I always find that the great outdoors is a nourishing place for me. Lately a wander around my pond, a trek in the bush can lift both my spirit, improve how I feel physically and bring a delicous sense of peace to my day. A little hanging out with some tall, straight fir trees is truly nourishing for me (something I learned to pay attention from my wise qi gong teacher). And how do you nourish your inner being these days?

Wednesday, November 17, 2010

What Makes You Crazy?

The Dharma is everywhere. But you knew that. And I have been a careful observer of the Dharma of me over the last few days. And it hasn't been a pretty sight. It all started with the frivolous wish to transform the house we bought into something a little more beautiful (man I'm a sucker for the visually pleasing). I decided it needed some new kitchen cabinets, a wall out here, a bathroom redo. I have been possessed by guilt on several occasions, thinking why this perfectly fine and serviceable house needed to be different. Is this a version of "eat your dinner, children in India are starving?" But here it is, my little self wants things a certain way. Hmmm.

All has gone quite smoothly and I can say I have been supporting the local economy, right? That is until a couple of days ago when my equanimity and cover were completely blown away by an encounter with a major retailing bureaucracy. I won't go into the he said, she said of it all or mention blue and yellow. But it was interesting to take stock of the shrapnel after it was all over.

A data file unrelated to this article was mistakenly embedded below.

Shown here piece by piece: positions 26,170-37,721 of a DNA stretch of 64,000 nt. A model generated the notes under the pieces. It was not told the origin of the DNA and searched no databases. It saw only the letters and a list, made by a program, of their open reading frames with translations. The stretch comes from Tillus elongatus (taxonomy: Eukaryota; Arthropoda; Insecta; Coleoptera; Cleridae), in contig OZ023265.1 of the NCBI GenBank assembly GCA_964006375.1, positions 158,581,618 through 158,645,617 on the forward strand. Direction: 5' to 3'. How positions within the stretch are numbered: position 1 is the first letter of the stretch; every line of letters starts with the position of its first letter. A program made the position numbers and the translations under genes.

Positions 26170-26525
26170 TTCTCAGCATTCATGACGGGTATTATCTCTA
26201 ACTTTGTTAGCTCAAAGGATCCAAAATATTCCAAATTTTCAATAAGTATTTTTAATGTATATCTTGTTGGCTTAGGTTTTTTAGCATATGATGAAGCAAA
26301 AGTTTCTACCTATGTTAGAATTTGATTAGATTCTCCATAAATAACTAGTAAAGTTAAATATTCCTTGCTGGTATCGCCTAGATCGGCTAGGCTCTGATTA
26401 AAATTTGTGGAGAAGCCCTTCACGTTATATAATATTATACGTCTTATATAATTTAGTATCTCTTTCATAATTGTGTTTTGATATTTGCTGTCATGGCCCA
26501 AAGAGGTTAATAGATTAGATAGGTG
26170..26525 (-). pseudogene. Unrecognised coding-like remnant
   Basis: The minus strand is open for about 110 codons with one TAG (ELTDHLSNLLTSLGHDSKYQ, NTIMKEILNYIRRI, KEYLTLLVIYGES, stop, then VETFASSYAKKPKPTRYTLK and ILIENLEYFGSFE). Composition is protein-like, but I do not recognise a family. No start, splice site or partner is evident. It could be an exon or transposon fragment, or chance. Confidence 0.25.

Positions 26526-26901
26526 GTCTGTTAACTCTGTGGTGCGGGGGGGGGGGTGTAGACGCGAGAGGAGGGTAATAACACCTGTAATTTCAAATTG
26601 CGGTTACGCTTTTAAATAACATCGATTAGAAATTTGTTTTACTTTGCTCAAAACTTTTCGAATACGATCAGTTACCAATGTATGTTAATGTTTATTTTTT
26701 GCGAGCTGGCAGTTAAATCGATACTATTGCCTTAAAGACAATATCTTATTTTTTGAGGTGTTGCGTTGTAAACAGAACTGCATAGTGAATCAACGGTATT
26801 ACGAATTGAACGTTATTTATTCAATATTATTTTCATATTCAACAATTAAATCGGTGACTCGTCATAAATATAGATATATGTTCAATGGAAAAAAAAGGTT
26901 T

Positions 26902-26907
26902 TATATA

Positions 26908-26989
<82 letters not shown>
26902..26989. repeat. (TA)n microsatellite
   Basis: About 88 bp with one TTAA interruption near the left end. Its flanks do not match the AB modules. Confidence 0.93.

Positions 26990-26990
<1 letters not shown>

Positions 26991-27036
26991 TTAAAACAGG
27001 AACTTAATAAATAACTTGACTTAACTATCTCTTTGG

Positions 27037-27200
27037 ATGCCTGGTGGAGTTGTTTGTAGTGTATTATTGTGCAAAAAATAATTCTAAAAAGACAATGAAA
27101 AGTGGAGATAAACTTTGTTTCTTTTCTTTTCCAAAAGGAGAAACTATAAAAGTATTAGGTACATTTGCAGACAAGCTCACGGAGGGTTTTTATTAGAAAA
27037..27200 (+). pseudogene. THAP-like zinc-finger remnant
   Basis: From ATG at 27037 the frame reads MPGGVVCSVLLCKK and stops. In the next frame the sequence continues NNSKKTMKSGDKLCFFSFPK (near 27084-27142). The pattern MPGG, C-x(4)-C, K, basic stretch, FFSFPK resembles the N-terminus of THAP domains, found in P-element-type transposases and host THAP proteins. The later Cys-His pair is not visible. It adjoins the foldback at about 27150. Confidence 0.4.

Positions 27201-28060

I can say that mostly I keep my cool and negotiate consumer issues in a way that doesn't leave a bad taste in my mouth. I am often a little surprised that I do this, but somehow I get some help from somewhere and negotiations go smoothly. But this time the whole consumer thing left me feeling rather unhinged. After too many phone calls to goodness knows where I knew that my voice betrayed my irritation. I never yelled or said anything rude.... but still. I can do better. This left a bad taste in my mouth (no flavour of Swedish gingerbread cookies here). This is the karma of my own making. My friend the Buddhist nun always pointed out that this lingering bad taste when we know we could have behaved better is the karmic residue. Behave well and you walk away without anything churning in your mind (or stomach).

I also noticed that I spent several days on the phone due to my personal stubbornness to give in to what I felt were unreasonable rules on the part of those holding my kitchen hostage in their warehouse. I did not want to drive the 40 minute round trip to town and pay to send them a fax so I could change from pick-up to delivery. I wanted to simply return their authorization form by email. I clung to my expectations and belief in what was reasonable. I stood my ground. "I just want to give you some money to deliver my kitchen. Simple, let's do this." I was banging my head on a call centre cube and I wasn't going to win this one but I'm a slow learner. Call a Vancouver phone number and end up in Montreal. For some reason this made me crazy.

And in the end I allowed something of small consequence (in the grand scheme of things) to disturb my equilibrium for days. After several days of ridiculous phone calls, in the end I just drove into town and sent them their fax. I could see how my clinging to my position of what I believed was right caused my own suffering. It's a tough and touchy one, to know when to give it up and I totally missed the cue on this one. Ego, ego and ego, is all I can say about this. Was that Daffy Duck, who said exit, stage left. I missed the call despite how daffy the whole thing was.